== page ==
One thing to look forward to in Dragon and Dungeon is a greater emphasis on themes. I don’t mean themes like those that were introduced in the Dark Sun Campaign Setting but themes in the sense of a common thread running through several articles in a month. In April, we already saw what you might call a mini-theme—three articles dealing with gambling.
Coincidentally (or, perhaps, confusingly), the theme for May is themes. In this case, we do mean themes like those introduced in the Dark Sun Campaign Setting. They land with a splash in four separate articles, totaling fifteen new themes. These aren’t aimed at any particular campaign setting, which is another way of saying that they’re aimed at all campaign settings. The list includes the ordained priest, scholar, and seer; the alchemist, animal master, order adept, and apprentice; the chevalier, guardian, hospitaler, and noble; and the explorer, guttersnipe, mercenary, and outlaw. All were put together by Richard Baker, Wizards’ design manager for R&D and lead designer on the Dark Sun Campaign Setting, so he’s well versed on what themes are intended to do and how they should do it.
If you haven’t had a chance to play with themes or experience what they contribute to your character, here’s the 50-word rundown. A theme adds a third element to your character, layered on top of race and class. Those two facets define your character in broad strokes, and a theme fine-tunes them. As the Dark Sun Campaign Setting puts it, a theme “offers a different story for the same basic character concept.”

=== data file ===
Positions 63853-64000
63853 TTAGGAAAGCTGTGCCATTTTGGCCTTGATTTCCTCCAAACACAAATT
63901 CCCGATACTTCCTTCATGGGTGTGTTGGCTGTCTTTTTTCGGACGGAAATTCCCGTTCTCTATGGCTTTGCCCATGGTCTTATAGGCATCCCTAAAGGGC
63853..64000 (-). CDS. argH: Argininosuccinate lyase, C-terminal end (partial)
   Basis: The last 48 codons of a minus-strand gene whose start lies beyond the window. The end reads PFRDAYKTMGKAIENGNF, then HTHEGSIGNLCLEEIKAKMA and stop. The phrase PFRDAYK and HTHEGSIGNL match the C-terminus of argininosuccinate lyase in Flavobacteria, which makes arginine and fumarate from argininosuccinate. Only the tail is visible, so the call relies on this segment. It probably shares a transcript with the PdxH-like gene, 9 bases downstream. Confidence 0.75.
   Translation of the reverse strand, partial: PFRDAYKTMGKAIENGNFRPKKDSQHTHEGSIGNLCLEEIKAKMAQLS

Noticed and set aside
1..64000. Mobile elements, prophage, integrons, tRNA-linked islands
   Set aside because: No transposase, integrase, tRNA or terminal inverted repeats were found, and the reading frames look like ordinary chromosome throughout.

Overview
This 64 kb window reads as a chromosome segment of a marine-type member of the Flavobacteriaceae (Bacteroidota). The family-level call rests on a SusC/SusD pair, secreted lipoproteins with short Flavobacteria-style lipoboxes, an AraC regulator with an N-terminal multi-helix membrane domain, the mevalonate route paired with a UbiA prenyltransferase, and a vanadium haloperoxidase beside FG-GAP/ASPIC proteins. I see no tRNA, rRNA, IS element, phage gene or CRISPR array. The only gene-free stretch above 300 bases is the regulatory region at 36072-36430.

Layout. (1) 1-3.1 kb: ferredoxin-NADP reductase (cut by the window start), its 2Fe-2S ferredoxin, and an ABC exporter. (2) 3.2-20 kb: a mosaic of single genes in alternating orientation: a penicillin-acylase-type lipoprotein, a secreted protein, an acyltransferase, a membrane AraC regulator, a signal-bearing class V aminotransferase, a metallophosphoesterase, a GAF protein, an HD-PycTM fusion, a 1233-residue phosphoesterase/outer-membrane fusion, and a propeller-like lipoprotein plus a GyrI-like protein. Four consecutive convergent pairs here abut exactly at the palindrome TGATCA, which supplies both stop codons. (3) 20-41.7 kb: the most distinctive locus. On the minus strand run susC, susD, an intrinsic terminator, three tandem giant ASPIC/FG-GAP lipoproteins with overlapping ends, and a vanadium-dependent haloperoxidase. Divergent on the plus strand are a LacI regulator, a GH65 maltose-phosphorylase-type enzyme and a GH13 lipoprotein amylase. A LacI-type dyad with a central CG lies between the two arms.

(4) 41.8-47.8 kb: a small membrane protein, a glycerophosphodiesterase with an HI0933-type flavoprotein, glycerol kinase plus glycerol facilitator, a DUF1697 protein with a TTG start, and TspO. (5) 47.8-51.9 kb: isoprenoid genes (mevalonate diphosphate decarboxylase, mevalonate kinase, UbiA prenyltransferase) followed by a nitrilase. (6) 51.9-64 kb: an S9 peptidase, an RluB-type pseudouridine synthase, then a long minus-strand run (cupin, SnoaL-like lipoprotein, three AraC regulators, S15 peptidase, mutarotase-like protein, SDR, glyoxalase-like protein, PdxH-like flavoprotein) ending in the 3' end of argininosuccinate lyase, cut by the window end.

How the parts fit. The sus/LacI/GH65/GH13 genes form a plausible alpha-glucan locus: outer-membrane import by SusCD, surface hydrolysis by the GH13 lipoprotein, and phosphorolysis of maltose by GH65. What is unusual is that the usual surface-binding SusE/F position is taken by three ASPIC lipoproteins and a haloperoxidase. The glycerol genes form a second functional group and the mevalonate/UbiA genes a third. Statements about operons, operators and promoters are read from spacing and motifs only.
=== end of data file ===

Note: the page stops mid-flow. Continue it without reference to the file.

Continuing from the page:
The magazine themes (we’re back on big-picture themes again) that you’ll see over the coming months are necessarily broad. We don’t want to devote a month to the school of pyromancy, because too few people would benefit from a focus that narrow. We can, however, have “magic" month, with articles covering such topics as arcane duels, illusions, a magic theme or two, a discussion of the differences between campaigns with high, medium, and low levels of magic, and an adventure that pits heroes against the machinations of an evil wizard. That’s an example, by the way, not the June table of contents.
We have a few ideas for magazine themes, but we still want to know what you’d find interesting. Have you always wanted to run a campaign with a heavy emphasis on ships, seas, and island nations, and you weren’t sure how to start? That could be a month’s theme. Are you yearning to play a prince in exile but your friends and DM are concerned that politics will disrupt the campaign? Nobility, feudal politics, and dynastic struggle could be a monthly theme. We know you'll be full of great ideas, so send them to email@example.com and share them in the comments below.